As mentioned above, the authors utilized the Institute of clinical evaluative sciences (ICES) data – which is a broad repository of clinical data of all patients treated in Ontario, with high level of granularity recorded. This was a retrospective population-based study using data from the Institute of clinical evaluative sciences (ICES), including all male patients aged 65 and above in Ontario who have had a negative first prostate biopsy between 1994 and 2016. In this population, they assessed the impact of commonly prescribed medications on risk of having an additional biopsy, risk of PC diagnosis and risk of PCa death. The analyzed medications included Statins (hydrophilic and hydrophobic), most commonly used diabetes drugs (metformin, insulins, sulfonylureas, and thiazolidinediones), PPIs, 5 alpha reductase inhibitors, and alpha blockers. Importantly, medication exposure was time-varying – it was modeled as “ever” vs. “never” use or as cumulative exposure.
A total of 51,415 men were analyzed over a mean (SD) follow-up time of 8.06 (5.44) years. Overall, 10,466 patients (20.4%) were diagnosed with PC, 16,726 (32.5%) had died, and 1,460 (2.8%) patients died of PC. Ultimately, following exclusions, 21,562 men were analyzed (49%) – and of these, 24% were diagnosed with PCa and 3% died of PCa.
The table below highlights the different medication classes utilized in this reduced cohort:
On multivariable analysis for PC diagnosis increasing age and rurality index were associated with higher PC diagnosis rate, while a more recent index year was associated with a lower diagnosis rate in both “ever” vs. “never” and cumulative models.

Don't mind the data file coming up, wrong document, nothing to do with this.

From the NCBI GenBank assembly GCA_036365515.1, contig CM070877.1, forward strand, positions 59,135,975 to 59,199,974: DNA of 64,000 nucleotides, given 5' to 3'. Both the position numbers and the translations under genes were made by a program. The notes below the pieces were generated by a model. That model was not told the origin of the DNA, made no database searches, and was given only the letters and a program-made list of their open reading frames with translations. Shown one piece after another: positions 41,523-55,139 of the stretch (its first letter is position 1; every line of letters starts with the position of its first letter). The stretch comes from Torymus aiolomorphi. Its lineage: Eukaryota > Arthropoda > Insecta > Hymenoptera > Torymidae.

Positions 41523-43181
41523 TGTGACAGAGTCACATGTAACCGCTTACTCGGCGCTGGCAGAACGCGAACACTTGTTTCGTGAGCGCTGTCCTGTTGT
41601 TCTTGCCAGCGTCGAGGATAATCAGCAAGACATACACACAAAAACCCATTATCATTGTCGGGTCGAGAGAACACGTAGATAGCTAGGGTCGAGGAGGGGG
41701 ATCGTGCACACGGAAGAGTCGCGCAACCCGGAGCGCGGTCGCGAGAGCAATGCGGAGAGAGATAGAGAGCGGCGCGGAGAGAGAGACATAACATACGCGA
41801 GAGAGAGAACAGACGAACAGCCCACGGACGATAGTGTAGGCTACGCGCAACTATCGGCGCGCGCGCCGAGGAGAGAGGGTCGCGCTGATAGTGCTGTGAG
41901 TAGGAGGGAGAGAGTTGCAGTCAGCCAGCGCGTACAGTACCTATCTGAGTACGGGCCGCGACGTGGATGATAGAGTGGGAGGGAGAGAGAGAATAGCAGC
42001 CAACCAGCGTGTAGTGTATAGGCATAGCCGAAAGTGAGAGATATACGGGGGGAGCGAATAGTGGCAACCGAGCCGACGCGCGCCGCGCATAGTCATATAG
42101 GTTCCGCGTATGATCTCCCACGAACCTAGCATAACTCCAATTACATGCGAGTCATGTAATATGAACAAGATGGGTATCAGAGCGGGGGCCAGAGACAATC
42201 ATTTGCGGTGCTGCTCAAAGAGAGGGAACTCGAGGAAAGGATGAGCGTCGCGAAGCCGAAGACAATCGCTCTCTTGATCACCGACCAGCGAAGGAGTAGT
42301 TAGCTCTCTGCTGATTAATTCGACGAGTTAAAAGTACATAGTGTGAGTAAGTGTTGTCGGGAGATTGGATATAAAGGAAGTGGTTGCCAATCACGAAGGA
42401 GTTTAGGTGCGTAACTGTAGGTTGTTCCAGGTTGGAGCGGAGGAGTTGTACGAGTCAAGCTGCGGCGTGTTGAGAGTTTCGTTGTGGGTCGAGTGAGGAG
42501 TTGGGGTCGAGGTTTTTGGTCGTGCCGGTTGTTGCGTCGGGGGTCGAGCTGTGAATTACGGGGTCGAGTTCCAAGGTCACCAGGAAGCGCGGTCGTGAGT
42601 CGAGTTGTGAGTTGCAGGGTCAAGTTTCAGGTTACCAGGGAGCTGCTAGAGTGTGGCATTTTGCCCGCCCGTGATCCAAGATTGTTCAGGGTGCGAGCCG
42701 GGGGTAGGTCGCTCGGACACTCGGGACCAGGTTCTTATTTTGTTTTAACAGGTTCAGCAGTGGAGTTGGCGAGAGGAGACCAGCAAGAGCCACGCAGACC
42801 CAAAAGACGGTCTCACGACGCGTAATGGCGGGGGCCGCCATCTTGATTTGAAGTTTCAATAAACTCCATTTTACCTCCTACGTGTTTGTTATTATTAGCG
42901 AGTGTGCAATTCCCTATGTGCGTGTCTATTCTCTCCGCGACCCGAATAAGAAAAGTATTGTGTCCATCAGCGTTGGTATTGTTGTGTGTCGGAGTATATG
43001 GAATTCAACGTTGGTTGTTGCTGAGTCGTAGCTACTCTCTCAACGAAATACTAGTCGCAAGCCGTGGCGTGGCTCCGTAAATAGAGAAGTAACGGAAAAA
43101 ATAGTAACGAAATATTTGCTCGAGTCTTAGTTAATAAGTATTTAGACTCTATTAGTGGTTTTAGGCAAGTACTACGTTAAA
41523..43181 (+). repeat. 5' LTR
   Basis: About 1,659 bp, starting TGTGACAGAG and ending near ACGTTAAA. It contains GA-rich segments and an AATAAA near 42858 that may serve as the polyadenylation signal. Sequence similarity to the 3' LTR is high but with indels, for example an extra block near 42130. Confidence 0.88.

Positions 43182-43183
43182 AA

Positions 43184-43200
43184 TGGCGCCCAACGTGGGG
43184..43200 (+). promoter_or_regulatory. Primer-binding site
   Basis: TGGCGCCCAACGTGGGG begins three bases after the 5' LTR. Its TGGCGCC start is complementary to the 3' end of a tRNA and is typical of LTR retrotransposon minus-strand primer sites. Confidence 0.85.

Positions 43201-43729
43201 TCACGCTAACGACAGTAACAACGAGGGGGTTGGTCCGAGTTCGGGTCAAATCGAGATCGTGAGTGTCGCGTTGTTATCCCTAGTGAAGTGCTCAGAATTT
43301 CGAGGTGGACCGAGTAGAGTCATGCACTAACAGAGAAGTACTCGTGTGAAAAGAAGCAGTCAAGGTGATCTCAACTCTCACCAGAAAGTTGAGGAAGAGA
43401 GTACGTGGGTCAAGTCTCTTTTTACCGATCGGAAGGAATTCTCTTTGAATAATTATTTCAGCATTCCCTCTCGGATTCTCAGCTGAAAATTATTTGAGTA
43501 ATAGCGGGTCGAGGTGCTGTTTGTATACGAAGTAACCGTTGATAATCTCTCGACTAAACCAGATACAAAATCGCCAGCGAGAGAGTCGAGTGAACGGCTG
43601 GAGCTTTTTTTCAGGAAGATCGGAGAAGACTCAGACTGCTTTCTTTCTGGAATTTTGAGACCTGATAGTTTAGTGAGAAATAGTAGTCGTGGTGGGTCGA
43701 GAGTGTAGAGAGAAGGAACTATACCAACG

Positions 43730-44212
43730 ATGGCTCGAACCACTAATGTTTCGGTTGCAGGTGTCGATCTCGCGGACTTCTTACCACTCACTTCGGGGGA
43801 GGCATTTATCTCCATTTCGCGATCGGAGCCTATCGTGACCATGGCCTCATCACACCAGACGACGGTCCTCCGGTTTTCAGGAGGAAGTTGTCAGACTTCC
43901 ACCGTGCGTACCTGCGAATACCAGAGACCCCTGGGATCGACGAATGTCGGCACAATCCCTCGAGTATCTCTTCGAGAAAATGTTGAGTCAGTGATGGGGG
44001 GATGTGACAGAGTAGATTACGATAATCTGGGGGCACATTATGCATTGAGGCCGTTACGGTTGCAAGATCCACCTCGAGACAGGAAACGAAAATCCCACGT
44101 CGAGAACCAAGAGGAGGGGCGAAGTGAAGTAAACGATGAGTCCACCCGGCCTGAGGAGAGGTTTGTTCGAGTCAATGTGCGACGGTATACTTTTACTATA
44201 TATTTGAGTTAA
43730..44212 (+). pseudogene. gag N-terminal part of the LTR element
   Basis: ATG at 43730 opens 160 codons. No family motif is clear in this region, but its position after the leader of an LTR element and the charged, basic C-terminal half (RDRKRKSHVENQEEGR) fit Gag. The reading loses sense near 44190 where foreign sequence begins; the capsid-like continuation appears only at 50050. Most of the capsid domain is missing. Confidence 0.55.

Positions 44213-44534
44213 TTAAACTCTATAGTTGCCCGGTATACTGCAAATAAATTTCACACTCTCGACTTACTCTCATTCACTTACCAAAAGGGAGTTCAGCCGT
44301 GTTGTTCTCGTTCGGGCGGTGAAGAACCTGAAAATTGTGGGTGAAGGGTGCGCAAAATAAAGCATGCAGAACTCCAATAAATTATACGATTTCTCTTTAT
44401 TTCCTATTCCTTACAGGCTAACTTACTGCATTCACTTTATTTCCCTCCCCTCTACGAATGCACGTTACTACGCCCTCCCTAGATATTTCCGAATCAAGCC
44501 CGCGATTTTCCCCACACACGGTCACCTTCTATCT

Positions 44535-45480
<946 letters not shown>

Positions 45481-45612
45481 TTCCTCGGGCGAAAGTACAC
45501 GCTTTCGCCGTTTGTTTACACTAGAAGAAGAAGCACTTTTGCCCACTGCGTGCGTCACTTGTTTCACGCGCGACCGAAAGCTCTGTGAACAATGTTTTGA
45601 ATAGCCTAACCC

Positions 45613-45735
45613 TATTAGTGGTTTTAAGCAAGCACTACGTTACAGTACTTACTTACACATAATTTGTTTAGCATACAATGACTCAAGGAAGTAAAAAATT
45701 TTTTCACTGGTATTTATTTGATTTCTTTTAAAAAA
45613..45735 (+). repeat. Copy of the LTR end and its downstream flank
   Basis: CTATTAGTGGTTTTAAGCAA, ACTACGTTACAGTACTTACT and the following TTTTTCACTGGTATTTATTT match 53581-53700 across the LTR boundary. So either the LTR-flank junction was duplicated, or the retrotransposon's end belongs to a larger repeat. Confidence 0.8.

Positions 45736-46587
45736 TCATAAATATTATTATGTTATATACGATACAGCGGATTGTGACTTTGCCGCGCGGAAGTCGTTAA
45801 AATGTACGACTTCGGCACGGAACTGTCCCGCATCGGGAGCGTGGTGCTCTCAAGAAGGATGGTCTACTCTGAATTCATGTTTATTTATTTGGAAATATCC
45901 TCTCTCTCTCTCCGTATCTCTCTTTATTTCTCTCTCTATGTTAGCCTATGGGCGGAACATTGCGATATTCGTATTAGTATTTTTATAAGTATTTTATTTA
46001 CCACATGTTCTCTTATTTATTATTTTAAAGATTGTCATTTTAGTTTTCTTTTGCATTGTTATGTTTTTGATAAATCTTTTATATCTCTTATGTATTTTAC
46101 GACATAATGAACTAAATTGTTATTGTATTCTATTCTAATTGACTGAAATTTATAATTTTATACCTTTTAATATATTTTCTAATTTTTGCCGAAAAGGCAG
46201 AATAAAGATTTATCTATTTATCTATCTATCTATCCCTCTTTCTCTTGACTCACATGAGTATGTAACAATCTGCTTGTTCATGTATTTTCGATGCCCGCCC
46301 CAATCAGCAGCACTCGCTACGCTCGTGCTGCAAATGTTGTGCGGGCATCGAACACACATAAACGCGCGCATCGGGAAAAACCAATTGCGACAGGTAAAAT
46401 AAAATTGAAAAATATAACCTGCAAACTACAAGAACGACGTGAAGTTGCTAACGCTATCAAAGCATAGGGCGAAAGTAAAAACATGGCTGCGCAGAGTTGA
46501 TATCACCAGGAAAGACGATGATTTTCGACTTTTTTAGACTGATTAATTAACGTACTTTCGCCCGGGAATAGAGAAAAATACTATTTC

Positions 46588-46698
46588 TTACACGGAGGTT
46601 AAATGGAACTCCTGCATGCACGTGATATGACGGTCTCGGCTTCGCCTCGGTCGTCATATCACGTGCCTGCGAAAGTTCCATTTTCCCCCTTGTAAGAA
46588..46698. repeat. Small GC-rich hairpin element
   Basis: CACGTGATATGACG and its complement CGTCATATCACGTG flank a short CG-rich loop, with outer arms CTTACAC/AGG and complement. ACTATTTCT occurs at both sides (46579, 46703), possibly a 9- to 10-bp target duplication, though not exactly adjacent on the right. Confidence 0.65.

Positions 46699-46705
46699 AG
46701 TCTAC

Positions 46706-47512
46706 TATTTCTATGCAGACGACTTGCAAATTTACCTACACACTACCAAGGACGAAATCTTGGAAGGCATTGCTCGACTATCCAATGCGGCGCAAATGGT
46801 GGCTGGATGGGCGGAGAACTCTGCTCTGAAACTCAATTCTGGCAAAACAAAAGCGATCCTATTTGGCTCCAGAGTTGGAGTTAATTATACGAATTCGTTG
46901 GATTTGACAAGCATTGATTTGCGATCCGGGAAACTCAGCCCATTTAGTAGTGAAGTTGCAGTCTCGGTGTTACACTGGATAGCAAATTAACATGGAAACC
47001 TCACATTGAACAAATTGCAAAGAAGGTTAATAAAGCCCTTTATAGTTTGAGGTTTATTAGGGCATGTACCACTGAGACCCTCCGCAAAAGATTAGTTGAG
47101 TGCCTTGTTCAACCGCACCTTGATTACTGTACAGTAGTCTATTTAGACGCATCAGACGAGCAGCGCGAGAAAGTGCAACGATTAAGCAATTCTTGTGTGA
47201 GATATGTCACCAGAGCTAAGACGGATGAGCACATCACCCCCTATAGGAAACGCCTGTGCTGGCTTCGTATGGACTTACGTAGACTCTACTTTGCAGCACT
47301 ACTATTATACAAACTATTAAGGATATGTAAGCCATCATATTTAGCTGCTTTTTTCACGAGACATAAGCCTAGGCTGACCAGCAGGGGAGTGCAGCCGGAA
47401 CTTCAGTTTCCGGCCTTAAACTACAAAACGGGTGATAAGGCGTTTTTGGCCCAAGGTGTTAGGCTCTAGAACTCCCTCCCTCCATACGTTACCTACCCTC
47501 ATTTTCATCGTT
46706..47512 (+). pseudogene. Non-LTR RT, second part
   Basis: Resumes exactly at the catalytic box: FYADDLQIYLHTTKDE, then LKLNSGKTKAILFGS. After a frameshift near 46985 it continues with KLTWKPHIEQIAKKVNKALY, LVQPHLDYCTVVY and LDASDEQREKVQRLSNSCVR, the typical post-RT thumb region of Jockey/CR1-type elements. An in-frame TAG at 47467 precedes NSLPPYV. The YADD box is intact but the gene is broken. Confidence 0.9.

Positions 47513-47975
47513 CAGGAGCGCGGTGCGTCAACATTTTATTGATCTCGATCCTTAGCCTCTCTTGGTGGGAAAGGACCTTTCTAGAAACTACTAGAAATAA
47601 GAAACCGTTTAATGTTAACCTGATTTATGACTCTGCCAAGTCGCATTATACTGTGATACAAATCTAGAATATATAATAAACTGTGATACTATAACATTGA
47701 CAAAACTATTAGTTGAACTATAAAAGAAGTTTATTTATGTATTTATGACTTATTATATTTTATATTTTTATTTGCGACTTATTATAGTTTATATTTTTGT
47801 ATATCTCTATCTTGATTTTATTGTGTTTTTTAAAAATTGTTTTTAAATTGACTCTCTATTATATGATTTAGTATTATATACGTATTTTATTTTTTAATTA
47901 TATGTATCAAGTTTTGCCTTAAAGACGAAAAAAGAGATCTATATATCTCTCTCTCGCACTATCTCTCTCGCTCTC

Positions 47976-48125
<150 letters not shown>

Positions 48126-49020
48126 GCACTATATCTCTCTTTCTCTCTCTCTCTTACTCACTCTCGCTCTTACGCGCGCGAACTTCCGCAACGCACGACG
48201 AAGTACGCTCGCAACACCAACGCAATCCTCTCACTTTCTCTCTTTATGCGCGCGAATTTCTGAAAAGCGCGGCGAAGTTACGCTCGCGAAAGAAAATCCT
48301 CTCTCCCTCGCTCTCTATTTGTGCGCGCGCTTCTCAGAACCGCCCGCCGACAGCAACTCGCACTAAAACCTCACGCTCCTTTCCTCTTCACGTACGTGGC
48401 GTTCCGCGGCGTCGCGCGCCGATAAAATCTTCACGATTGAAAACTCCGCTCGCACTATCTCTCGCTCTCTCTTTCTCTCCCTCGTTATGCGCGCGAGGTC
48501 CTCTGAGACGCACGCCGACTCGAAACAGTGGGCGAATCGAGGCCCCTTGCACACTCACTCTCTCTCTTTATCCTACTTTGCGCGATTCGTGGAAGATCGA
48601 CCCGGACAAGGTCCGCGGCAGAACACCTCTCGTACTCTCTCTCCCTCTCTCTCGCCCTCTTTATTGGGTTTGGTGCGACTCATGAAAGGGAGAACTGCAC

The MV model for PCa deaths is below:
For PCa death, hydrophobic statins were also associated with reduced mortality – albeit attenuated compared to hydrophilic statins.
The authors note that the separation of statins into hydrophobic and hydrophilic statins is a novel finding. While there have previously been studies demonstrating the potential benefits of statins as a class in PCa diagnosis, recurrence, and deaths, the effect has been weak. However, by separating into distinct categories, as only this type of dataset can, they identify a specific association with hydrophilic statins and reduced prostate cancer biopsies, PCa diagnosis and PCa deaths.
This is a very intriguing study that potentially identifies a class of agents that may have a previously unknown significant impact of PCa prevention – further work into the mechanism of action and utility in a prospective study is required.
Presented by: Hanan Goldberg, MD, Urologic Oncology Fellow (SUO), University of Toronto, Princess Margaret Cancer Centre, Toronto, Canada
Written by: Thenappan Chandrasekar, MD, Clinical Instructor, Thomas Jefferson University, twitter: @tchandra_uromd, @TjuUrology at the 34th European Association of Urology (EAU 2019) #EAU19, conference in Barcelona, Spain from March 15-19, 2019.